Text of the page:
8 Pruning Noisy AFDs: In most cases, AFDs with high confidence are desirable for learning probability distributions for missing values. However, not all high confidence AFDs are useful for feature selection. The latter include those whose determining set contains high confidence AKeys. For example, consider a relation car(vin, Model, Make). After mining, we find that VIN is an AKey (in fact, a key) which determines all other attributes. Given a tuple t with null value on Model, its VIN is not helpful in estimating the missing Model value, since there are no other tuples sharing t s VIN value. Therefore, AFDs with a superset of AKey attributes in the determining set are not useful features for classification and should be removed. For example, suppose we have an AFD {A, A 2} A 3 with confidence.97, and an AKey {A } with confidence.95. Since most of {A, A 2} value pairs would be distinct, this AFD won t be useful in predicting the values for A 3 and needs to be pruned. An AFD will be pruned if the difference between its confidence and the confidence of the corresponding AKey is below a threshold δ (currently set at.3 based on experimentation). 5.2 Learning Value Distributions using Classifiers Given a tuple with a null value, we now need to estimate the probability of each possible value of this null. We reduce this problem to a classification problem using mined AFDs as selected features. A classifier is a function f that maps a given attribute vector x to a confidence that the vector belongs to a class. The input of our classifier is a random sample S of an autonomous database R with attributes A, A 2,, A n and the mined AFDs. For a given attribute A m, ( m n), we compute the probabilities for all possible class values of A m, given all possible values of its determining set dtrset(a m) in the corresponding AFDs. We construct a Naïve-Bayes Classifier(NBC) A m. Let a value v i in the domain of A m represent a possible class for A m. Let x denote the values of dtrset(a m) in a tuple with null on A m. We use Bayes theorem to estimate the probabilities: P (A m=v i x) = P( x A m=v i )P(A m=v i ) P( x) for all values v i in the domain. To improve computation efficiency, NBC assumes that for a given class, the features X,, X n are conditionally independent, and therefore we have: P ( x A m=v i) = Q P (x i A m=v i). Despite this i strong simplification, NBC has been shown to be surprisingly effective[9]. In the actual implementation, we adopt the standard practice of using NBC with a variant of Laplacian smoothing called m-estimates[23] to improve the accuracy. 5.3 Combining AFDs and Classifiers So far we glossed over the fact that there may be more than one AFD associated with an attribute. In other words, one attribute may have multiple determining set with different confidence levels. For example, we have the AFD Model Make with confidence.99. We also see that certain types of cars are made in certain countries, so we might have an AFD Country Make with some confidence value. As we use AFDs as a feature selection step for NBC, we experimented with several alternative approaches for combining AFDs and classifiers to learn the probability distribution of possible values for null. One method is to use the determining set of the AFD with the highest confidence which we call the Best-AFD method. However, our experiments showed that this approach can degrade the classification accuracy if its confidence is too low. Therefore we ignore AFDs with confidence below a threshold (which is currently set to be.5 based on experimentation), and instead use all other attributes to learn the probability distribution using NBC. We call this approach Hybrid One-AFD. We could also use an Ensemble of classifiers corresponding to the set of AFDs for each attribute, and then combine the probability distribution of each classifier by a weighted average. At the other extreme, we could ignore feature selection based on AFD completely but use all the attributes to learn probability distribution using NBC. Our experiments described in Section 6 show that Hybrid One-AFD approach has the best classification accuracy among these choices. 5.4 Learning Selectivity Estimates As discussed in Section 4, the F-measure ranking requires an estimate of the selectivity of a rewritten query. This is computed as SmplSel(Q) SmplRatio(R) P erinc(r), where SmplSel(Q) is the selectivity of the rewritten query Q when it is issued to the sample. SmplRatio(R) is the ratio of the original database size over the size of the sample. We send queries to both the original database and its sample off-line, and use the cardinalities of the result sets to estimate the ratio. PerInc(R) is the percentage of tuples that are incomplete in the database. It can be estimated as the percentage of incomplete tuples that we encountered while creating the sample database. 6. EMPIRICAL EVALUATION In this section, we describe the implementation and an empirical evaluation of our system QPIAD for query processing over incomplete autonomous databases. 6. Implementation and User Interface The QPIAD system is implemented in Java and has a web-form based interface through which the users issue their queries. A live demo of the QPIAD prototype is available at Given a user query, the system returns each relevant possible answer to the user along with a confidence measure equal to the answer s assessed degree of relevance. Although the confidence estimate could be biased due to the imperfections of the learning methods, its inclusion can provide useful guidance to the users, over and above the ranking. In addition, QPIAD can optionally explain its relevance assessment by providing snippets of its reasoning as support. In particular, it justifies the confidence associated with an answer by listing the AFD that was used in making the density assessment. In the case of our running example, the possible answer t 4 for the query Q will be justified by showing the learned AFD Model Body Style. 6.2 Experimental Settings To evaluate the QPIAD system, we performed evaluations over three data sets. The first dataset, Cars(year, make, model, price, mileage, body style, certified), is built by extracting around 55, tuples from Cars.com. Databases like this one are inherently incomplete as described in Table. The second dataset, Census(age, workshop, education, marital-status, occupation, relationship, race, sex, capital-gain, capital-loss, hours-per-week, nativecountry), is the United States Census database made up of 45, tuples which we obtained from the UCI data repository. The third dataset, Complaints(model, year, crash, fail date, fire, general component, detailed component, country, ownership, car type, market), is a Consumer Complaints database which contains roughly 2, tuples collected from the NHSTA Office of Defect Investigations repository and is used in conjunction with the Cars database for evaluating join queries.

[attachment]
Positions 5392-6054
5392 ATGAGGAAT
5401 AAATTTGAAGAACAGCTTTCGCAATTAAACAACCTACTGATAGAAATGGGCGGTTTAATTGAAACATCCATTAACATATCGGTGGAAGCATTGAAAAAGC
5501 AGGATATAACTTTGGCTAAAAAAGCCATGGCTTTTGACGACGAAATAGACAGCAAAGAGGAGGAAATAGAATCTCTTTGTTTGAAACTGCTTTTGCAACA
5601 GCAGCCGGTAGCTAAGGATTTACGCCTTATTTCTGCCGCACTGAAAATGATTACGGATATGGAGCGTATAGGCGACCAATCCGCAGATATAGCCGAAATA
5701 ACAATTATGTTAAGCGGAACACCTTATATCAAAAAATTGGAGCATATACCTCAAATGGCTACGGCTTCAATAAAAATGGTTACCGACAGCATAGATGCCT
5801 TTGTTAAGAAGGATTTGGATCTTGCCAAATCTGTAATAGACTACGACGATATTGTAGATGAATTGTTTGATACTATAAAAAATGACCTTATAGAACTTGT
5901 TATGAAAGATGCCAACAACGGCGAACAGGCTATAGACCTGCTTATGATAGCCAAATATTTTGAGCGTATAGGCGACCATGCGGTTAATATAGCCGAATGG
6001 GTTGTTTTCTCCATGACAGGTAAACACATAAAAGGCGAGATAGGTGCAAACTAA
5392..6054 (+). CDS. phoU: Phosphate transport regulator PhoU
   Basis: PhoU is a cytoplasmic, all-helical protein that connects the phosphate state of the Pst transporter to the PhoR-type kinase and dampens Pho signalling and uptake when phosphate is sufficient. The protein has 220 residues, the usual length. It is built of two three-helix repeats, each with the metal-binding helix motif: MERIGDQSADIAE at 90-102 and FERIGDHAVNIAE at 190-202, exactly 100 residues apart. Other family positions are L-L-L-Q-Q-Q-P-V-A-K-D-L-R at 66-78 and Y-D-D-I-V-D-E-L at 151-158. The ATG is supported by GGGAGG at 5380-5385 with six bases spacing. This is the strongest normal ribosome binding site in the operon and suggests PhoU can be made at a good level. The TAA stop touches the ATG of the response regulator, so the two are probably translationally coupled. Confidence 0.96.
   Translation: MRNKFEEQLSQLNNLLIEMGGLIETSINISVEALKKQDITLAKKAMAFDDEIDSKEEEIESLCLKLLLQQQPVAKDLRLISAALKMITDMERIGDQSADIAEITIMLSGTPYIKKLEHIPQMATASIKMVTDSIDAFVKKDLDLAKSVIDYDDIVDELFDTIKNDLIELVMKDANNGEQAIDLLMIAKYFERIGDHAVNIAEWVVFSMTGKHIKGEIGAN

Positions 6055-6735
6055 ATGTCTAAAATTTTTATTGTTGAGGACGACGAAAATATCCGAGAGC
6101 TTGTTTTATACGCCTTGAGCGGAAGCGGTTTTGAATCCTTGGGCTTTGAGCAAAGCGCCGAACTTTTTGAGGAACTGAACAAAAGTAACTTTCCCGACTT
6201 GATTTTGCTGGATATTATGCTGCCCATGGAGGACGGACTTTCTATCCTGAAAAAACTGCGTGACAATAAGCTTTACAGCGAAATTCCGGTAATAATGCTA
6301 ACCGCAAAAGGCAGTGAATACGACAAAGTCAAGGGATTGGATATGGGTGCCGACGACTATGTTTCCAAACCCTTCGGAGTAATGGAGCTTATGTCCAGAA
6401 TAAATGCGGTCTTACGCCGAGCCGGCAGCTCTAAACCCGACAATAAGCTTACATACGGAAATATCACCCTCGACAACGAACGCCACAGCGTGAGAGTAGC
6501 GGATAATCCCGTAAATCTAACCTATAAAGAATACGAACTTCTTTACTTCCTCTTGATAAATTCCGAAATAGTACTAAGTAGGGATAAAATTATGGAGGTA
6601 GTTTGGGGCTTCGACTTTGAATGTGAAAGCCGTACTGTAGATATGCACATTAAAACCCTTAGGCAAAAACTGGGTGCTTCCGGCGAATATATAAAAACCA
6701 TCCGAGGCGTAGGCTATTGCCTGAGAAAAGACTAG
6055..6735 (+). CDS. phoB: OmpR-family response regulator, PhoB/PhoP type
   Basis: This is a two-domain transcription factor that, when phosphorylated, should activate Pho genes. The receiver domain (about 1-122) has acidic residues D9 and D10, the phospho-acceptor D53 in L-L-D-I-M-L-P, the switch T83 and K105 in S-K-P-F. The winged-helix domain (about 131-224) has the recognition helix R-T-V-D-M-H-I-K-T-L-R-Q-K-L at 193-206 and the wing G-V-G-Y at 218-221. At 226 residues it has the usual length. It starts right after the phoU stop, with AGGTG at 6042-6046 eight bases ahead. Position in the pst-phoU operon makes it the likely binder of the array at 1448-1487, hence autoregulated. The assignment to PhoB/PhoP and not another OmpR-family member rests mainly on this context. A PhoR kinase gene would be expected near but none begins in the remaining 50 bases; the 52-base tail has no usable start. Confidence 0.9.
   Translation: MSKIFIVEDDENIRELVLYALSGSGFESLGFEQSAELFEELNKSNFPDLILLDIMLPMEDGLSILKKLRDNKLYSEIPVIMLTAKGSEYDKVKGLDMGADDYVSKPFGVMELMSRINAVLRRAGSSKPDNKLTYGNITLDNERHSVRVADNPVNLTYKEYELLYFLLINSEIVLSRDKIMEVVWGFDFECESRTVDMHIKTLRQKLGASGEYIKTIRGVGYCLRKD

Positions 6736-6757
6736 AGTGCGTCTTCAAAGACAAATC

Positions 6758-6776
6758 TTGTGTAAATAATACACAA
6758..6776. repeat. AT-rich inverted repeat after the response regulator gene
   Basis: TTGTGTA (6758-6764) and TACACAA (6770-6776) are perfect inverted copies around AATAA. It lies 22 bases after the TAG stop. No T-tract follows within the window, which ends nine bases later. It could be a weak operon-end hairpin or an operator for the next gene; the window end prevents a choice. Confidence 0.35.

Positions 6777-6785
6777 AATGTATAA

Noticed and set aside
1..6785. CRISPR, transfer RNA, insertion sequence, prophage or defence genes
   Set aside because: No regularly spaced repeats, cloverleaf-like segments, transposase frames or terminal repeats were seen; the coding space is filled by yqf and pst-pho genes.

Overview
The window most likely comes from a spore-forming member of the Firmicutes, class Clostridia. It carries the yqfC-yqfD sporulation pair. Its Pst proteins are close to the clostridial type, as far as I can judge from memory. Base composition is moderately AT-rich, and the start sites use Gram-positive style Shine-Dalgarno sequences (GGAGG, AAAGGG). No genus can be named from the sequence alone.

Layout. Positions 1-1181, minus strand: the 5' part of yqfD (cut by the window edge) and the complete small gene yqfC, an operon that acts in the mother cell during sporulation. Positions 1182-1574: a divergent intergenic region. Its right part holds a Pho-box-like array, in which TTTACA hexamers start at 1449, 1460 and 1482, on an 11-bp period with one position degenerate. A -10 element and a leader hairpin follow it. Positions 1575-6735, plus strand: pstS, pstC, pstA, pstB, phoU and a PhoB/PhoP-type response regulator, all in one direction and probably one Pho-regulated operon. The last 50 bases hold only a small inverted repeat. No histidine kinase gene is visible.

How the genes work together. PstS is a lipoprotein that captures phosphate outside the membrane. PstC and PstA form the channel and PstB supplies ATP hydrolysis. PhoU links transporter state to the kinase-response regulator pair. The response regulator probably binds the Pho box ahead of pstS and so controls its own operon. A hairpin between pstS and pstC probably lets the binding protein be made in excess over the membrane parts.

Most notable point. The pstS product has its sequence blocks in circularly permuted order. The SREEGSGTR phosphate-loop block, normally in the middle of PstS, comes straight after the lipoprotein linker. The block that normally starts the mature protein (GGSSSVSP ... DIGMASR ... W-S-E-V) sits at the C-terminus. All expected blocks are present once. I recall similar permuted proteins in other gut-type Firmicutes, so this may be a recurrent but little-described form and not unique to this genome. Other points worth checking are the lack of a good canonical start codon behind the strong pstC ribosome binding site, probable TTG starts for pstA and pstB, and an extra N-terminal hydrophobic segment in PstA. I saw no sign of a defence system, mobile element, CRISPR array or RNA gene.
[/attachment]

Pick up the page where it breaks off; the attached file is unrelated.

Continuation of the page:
9 Precision Q:(Body Style=Convt) AllReturned QPIAD Precision Q:(Family Relation=Own Child) AllReturned QPIAD Precision alpha =. alpha =. alpha = Q:(Price=2) (K = Rewritten Queries) Recall Figure 3: Comparison of ALLRE- TURNED and QPIAD for Q(Cars): σ BodyStyle=Convt Recall Figure 4: Comparison of ALLRE- TURNED and QPIAD for Q(Census): σ F amilyrelation=ownchild Recall Figure 5: Effect of α on Precision and Recall in QPIAD for Q(Cars): σ Price=2 To evaluate the effectiveness of our algorithm, we need to have a ground truth in terms of the true values corresponding to the missing or null values. To this end, we create our experimental datasets in two steps. First a ground truth dataset (GD) is created by extracting a large number of complete tuples from the online databases. Next, we create the experimental dataset (ED) by randomly choosing % of the tuples from GD and making them incomplete (by randomly selecting an attribute and making its value null). Given our experience with online databases (see Table ), % incompleteness is fairly conservative. During the evaluation, the ED is further partitioned into two parts: a training set (i.e. the sample from which AFDs and classifiers are learned) and a test set. To simulate the relatively small percentage of the training data available to the mediators, we experimented with training sets of different sizes, ranging in size from 3% to 5% of the entire database, as will be discussed in Section 6.5. To compare the effectiveness of retrieving relevant possible answers, we consider two salient dimensions of the QPIAD approach, namely Ranking and Rewriting, which we evaluate in terms of Quality and Efficiency respectively. For the experiments, we randomly formulate single attribute and multi attribute selection queries and retrieve possible answers from the test databases. We compare QPIAD with the ALLRETURNED and ALL- RANKED approaches. Recall that ALLRETURNED approach presents all tuples containing missing values on the query constrained attribute without ranking them. The ALLRANKED approach begins by retrieving all the certain and possible answers, as in ALLRETURNED, then it ranks possible answers according to the classification techniques described in Section 5. In fact, neither approach is feasible as web databases are unlikely to support binding of null values in queries. In contrast, the QPIAD approach uses query rewriting techniques to retrieve only relevant possible answers in a ranked order and fits for web applications. Even when bindings of null values are allowed, we show in this section that the QPIAD approach provides better quality and efficiency. In the rest of the evaluation, we focus on comparing the effectiveness of retrieving relevant possible answers. In other words, all the experiments presented in this section, except for those on aggregate queries, ignore the certain answers as all the approaches are expected to perform equally well over such tuples. 6.3 Evaluation of Quality To evaluate the effectiveness of QPIAD ranking, we compare it against the ALLRETURNED approach which simply returns to the user all tuples with missing values on the query attributes. Figures 3 and 4 show the precision and recall curves of a query on the Cars and Census databases respectively. It shows that the QPIAD approach has significantly higher precision when compared to ALL- RETURNED. To reflect the density of the relevant answers along the time line, we also plot the precision of each method at the time when first K(K=, 2,,) answers are retrieved as shown in Figures 6 and 7. Again QPIAD is much better than ALLRETURNED in retrieving relevant possible answers in the first K results, which is critical in web scenarios. Effect of Alpha Value on F-Measure: To show the effect of α on precision and recall, we ve included Figure 5 which shows the precision and recall of the query Q: σ Price=2 for different values of α. Here we assume a query limit on the number of rewritten queries we are allowed to issue to the data source. This assumption is reasonable in that we don t want to waste resources by issuing too many unnecessary queries. Moreover, many online sources may themselves limit the number of queries they are willing to answer in a given period of time (e.g. Google Base). We can see that as the value of α is increased from, QPIAD gracefully trades precision for recall. The shape of the plots is a combined affect of the value of α (which sets the tradeoff between precision and recall) and the limit on the number of rewritten queries (which is a resource limitation). For any given query limit, for smaller values of α, queries with higher precision are used, even if they may have lower throughput. This is shown by the fact that the lower α curves are higher up in precision but don t reach high recall. As α increases, we allow queries with lower precision so that we can get a higher throughput, thus their curves are lower down but extend further to the right. 6.4 Evaluation of Efficiency To evaluate the effectiveness of QPIAD s rewriting, we compare it against the ALLRANKED approach which retrieves all the tuples having missing values on the query constrained attributes and then ranks all such tuples according to their relevance to the query. As we mentioned earlier, we do not expect the ALLRANKED approach to be feasible at all for many real world autonomous sources as they do not allow direct retrieval of tuples with null values on specific attributes. Nevertheless, these experiments are conducted to show that QPIAD outperforms ALLRANKED even when null value selections are allowed. Figure 8 shows the number of tuples that are retrieved by the ALLRANKED and QPIAD approaches respectively in order to obtain a desired level of recall. As we can see, the number of tuples retrieved by the ALLRANKED approach is simply the